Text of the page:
In 1964 Rockfeller found himself facing an unexpectedly tough challenge: the surging GOP conservative movement, led by Arizona Sen. Barry Goldwater. Another problem: Rockefeller had divorced his wife in 1962 and married Happy Murphy, 18 years his junior, in May 1963, a month after she divorced her husband. That didn’t go over well in steady-habits New Hampshire.
“To a lot of people, he had the temerity to divorce and remarry,” Rath recalls. The Manchester Union-Leader, known for its bare-knuckles attacks on moderates such as Rockefeller, “brutalized him every day.” But, says Rath, Rockefeller “was a gregarious campaigner.” He would dive into crowds and gently grab elbows to talk with people.
The freshman’s job was to make sure the coffee was hot when the candidate arrived at an event and that 35 to 40 people were on hand. One memorable moment came during an appearance Rath helped organize at the Bristol community center. Rockefeller, he says, “had these big horned-rim glasses, and he stuck one of the arms into his cup and stirred the coffee. It was an icebreaker. It was something everyone there had done.”
Bob Dole was the U.S. Senate Republican leader, brimming with insider know-how and generous donors, but he was facing Vice President George H.W. Bush in the state’s 1988 primary. Dole had momentum; he had won the Iowa caucus, and polls showed him in a virtual tie with Bush in the campaign’s final days. A decorated World War II veteran, Dole was warmly received on the campaign trail, joking and bonding easily with veterans and small-town folks.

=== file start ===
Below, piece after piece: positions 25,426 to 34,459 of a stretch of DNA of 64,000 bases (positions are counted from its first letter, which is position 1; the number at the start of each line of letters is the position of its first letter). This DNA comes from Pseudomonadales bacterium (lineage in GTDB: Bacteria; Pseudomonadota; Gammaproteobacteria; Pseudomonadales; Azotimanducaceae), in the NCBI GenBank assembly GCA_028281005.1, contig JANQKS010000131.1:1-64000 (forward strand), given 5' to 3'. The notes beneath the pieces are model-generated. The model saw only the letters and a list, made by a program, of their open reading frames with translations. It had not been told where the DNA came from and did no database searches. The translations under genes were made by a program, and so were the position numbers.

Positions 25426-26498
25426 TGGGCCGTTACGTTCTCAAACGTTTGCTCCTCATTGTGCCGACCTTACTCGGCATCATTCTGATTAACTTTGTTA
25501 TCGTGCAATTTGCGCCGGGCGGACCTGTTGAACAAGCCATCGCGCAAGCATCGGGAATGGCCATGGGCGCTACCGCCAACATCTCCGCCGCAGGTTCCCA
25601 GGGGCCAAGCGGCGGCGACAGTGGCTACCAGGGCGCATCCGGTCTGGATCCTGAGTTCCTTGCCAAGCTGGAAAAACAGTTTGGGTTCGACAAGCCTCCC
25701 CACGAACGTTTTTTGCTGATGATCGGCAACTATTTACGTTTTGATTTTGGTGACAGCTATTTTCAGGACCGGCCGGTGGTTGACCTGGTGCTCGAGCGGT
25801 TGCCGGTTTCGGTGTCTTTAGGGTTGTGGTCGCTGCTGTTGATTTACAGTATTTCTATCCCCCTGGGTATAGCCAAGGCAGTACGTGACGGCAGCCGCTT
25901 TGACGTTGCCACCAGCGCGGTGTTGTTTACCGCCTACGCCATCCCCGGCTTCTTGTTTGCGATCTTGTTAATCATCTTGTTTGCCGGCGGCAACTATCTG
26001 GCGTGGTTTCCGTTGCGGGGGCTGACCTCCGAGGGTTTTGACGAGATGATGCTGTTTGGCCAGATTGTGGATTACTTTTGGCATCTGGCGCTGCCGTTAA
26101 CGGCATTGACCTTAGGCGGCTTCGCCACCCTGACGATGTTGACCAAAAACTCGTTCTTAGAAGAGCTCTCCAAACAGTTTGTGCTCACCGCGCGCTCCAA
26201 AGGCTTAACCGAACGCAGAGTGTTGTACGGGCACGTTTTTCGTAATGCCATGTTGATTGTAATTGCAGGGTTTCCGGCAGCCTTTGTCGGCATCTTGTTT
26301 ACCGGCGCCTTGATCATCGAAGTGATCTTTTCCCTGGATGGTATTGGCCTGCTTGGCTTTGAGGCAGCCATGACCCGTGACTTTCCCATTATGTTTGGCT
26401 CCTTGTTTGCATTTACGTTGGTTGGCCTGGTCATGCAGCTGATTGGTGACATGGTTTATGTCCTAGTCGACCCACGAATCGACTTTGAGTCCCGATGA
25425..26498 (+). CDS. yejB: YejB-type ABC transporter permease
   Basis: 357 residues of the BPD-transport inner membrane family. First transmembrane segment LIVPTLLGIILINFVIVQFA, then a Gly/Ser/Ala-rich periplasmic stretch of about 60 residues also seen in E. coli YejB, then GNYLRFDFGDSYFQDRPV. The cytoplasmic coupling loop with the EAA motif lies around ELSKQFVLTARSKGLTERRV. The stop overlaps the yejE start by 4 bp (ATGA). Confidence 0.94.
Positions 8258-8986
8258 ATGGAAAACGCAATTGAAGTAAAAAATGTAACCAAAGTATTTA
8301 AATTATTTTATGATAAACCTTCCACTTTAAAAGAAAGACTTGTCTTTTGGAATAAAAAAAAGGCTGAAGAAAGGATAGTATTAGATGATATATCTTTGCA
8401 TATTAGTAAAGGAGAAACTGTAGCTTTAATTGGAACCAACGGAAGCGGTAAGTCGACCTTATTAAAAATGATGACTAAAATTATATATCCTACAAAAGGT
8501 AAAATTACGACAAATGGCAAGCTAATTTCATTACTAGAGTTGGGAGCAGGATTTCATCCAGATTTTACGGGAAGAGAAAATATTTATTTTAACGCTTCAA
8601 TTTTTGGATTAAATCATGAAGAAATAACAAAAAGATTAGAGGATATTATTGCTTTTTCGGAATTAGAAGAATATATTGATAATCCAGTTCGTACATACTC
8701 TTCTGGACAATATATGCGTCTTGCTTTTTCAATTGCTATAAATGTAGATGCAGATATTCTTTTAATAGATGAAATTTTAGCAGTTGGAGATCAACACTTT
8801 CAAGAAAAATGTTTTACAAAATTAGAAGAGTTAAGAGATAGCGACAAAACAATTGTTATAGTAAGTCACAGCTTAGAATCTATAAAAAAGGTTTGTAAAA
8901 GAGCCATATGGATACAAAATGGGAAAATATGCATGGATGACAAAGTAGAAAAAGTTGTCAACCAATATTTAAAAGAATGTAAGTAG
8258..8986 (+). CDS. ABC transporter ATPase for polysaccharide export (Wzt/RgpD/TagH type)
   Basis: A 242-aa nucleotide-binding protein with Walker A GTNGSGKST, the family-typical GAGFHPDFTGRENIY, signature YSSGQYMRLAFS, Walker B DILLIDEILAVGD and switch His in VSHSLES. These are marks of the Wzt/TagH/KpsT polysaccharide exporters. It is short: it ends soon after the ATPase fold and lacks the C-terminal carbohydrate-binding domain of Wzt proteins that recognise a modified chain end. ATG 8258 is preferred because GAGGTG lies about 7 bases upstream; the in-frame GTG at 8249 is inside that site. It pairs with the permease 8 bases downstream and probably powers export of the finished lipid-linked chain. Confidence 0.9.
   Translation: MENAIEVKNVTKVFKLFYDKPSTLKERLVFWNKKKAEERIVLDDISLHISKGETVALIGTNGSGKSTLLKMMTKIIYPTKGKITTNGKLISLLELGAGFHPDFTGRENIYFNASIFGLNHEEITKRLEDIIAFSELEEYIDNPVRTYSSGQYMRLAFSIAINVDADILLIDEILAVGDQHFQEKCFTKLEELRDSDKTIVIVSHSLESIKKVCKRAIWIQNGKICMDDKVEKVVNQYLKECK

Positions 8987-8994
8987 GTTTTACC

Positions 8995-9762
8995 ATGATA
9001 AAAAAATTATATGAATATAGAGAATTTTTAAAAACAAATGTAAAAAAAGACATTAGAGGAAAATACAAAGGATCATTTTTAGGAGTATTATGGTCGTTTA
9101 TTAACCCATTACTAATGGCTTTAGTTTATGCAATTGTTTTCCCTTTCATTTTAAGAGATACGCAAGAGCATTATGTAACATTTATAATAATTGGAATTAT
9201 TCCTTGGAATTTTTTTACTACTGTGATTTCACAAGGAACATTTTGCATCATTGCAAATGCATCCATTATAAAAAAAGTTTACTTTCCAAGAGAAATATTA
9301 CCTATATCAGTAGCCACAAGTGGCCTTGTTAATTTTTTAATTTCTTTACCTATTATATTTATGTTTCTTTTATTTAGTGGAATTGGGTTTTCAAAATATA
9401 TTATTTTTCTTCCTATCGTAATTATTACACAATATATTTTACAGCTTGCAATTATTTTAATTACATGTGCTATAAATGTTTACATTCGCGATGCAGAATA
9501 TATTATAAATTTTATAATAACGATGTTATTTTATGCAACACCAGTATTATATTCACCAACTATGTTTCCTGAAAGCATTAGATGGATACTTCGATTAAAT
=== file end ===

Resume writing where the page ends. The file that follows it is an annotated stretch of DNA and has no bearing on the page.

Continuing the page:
But when Dole was asked to pledge not to raise taxes, he hesitated. He had pushed three tax increases through the Senate in the 1980s, which helped stabilize Social Security and curb runaway federal deficits. “Dole could never get the New Hampshire pledge out,” Rath says. “We went round and round with him. The strain of it was brutal.” Five days before the vote, he and other aides set up a studio in Merrimack where Dole could shoot an ad saying he wouldn’t raise federal income tax rates. “He was tired. He was short-tempered,” Rath recalls. They did 15 takes. “He just couldn’t get it right. That night turned out to be the last night we were close to Bush in the polls.”
On the last day of the race the team was arranging lunch for the candidate as he toured polling places. “Dole called and said, ‘Don’t do lunch. Is there a Kentucky Fried Chicken in town? Get me a bucket of chicken and ice cream,’ ” says Rath.